The Story of Ferdinand
, about a flower-loving, peace-loving bull, by Munro Leaf with pen-and-ink drawings by Robert Lawson of Ferdinand cavorting in the fields, has been a children's favorite for more than 70 years. Under Jennifer Childs' direction, the Arden's musical adaptation of this short, sweet book is also short and sweet. Adam Riggar's pop-up-book set and Rosemarie E. McKelvey's colorful costumes contribute to the mild fun.
The book has very little text: Ferdinand refuses to fight in the bullring, and the moral of the story is to be true to yourself. Like its source, this gentle show teaches you to follow your own nature and your own dreams, but it doubles the lesson by providing a parallel story among humans. While Ferdinand (big, dimpled Joe Coots) tends to his flowers, Danilo (Conrad Ricamora) studies dancing. The plots thicken when Danilo's father, the stern, animal-hating Duke (Tom Teti), insists that his son follow the Spanish macho tradition and become a bullfighter.
Out in the countryside, they search for a ferocious bull; Ferdinand's friend Cochina (Maggie Lakis), a Miss Piggy knockoff, decides to volunteer Ferdinand so the Duke will give her a big break in showbiz. Peaceful bull and peaceful matador meet in the bullring, and both discover that the way of peace is the way of happiness: better to dance than fight, better to garden than snort and paw the ground.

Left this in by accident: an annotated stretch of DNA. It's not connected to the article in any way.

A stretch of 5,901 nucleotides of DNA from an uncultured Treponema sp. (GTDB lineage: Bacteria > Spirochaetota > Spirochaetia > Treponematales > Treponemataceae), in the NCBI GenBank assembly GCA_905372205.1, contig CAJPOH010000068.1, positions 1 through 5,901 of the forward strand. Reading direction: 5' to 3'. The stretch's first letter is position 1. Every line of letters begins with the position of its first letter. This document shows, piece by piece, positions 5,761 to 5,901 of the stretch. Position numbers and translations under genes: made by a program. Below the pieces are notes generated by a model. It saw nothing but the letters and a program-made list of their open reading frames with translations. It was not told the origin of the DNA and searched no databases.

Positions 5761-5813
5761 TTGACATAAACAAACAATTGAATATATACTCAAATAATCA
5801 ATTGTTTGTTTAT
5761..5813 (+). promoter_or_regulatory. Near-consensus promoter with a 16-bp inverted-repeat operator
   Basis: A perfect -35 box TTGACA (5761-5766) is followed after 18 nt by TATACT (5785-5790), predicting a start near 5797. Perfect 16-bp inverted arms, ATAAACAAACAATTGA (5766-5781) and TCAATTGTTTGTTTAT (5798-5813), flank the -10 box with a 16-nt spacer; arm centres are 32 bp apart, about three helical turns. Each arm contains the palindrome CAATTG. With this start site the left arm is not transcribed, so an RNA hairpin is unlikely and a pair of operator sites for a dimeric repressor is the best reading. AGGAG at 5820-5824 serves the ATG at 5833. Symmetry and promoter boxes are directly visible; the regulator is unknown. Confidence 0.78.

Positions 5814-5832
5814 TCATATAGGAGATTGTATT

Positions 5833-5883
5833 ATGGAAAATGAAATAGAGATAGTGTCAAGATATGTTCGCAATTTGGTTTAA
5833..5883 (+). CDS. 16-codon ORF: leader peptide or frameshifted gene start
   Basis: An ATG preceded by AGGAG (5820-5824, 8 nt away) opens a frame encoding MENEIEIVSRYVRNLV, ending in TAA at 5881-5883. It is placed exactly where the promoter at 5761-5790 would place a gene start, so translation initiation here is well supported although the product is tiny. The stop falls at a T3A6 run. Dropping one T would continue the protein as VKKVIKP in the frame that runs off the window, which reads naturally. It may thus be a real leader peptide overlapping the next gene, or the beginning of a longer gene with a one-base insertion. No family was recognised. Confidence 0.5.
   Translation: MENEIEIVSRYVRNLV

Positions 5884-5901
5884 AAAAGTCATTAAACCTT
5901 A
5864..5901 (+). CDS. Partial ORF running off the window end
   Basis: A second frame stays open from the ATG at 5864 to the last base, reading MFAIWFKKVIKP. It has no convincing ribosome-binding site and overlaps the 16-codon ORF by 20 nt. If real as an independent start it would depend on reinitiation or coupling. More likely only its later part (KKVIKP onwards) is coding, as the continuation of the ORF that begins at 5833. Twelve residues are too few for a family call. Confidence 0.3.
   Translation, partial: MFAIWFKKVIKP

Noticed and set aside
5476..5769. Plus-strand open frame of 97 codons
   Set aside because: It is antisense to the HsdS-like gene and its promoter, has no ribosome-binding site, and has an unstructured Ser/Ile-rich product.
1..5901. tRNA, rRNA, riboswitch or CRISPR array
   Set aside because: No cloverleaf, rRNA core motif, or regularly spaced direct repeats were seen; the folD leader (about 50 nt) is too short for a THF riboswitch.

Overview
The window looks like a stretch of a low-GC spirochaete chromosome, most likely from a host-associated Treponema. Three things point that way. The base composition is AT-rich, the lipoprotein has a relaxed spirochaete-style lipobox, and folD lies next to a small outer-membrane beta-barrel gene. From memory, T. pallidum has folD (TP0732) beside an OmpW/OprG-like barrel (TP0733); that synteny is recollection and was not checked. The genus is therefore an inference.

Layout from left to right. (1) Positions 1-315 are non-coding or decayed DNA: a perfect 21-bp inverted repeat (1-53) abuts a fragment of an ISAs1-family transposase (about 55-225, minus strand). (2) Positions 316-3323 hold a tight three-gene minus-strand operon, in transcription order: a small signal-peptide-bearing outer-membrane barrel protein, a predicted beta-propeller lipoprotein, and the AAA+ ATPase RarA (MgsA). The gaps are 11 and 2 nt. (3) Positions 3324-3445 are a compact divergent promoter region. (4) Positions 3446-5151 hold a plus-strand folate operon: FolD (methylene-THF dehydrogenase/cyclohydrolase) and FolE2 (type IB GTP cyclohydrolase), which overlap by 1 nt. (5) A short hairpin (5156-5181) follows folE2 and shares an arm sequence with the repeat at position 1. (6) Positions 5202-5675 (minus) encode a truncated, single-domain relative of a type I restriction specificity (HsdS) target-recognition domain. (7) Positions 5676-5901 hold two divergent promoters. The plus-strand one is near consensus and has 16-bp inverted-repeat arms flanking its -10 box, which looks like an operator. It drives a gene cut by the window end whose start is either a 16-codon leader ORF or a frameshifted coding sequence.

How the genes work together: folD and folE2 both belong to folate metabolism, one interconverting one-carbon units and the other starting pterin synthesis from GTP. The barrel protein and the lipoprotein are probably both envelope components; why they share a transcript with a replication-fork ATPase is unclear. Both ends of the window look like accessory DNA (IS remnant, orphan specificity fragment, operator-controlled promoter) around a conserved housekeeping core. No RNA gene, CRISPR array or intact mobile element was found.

The show's music and dance try to teach the audience some Spanish and some Spanish culture, although the effect is like Flamenco 101 - no flash, no excitement, nothing that would make a kid think Wow! And although the cast is amiable, none of them is a singer, so the simple, repetitive songs are not showstoppers.
Tom Teti's villainy, ranging from Al Pacino to Bert Lahr, is the only comic relief in a fairly cloying show. The attempts to entertain the adults with Hamlet allusions fall pretty flat, and the most successful bits that made the kids laugh are the physical humor.
If you go to the show, stay for the brief question-and-answer session after the curtain calls. The children want to know how some of the effects work (moving the set on and off, flower petals falling from the sky, etc.), and what follows is a charming demonstration of stagecraft.
Adaptation and lyrics by Karen Zacarius, based on the book by Munro Leaf and Robert Lawson. Music by Debbie Wicks La Puma. Directed by Jennifer Childs. Sets by Adam Riggar, costumes by Rosemarie E. McKelvey, lighting by Drew Billiau, sound by Nathan A. Roberts. Presented by the Arden Theatre Company.
Cast: Conrad Ricamora (Duquito Danilo), Tom Teti (Duque Dodo), Joe Coots (Ferdinand the Bull), Maggie Lakis (Cochina). Ben Phipps on guitar.
Playing at the Arden Theatre, 40 N. Second St. Through May 27. Tickets $14 to $30. Information: 215-922-1122 or www.ardentheatre.org.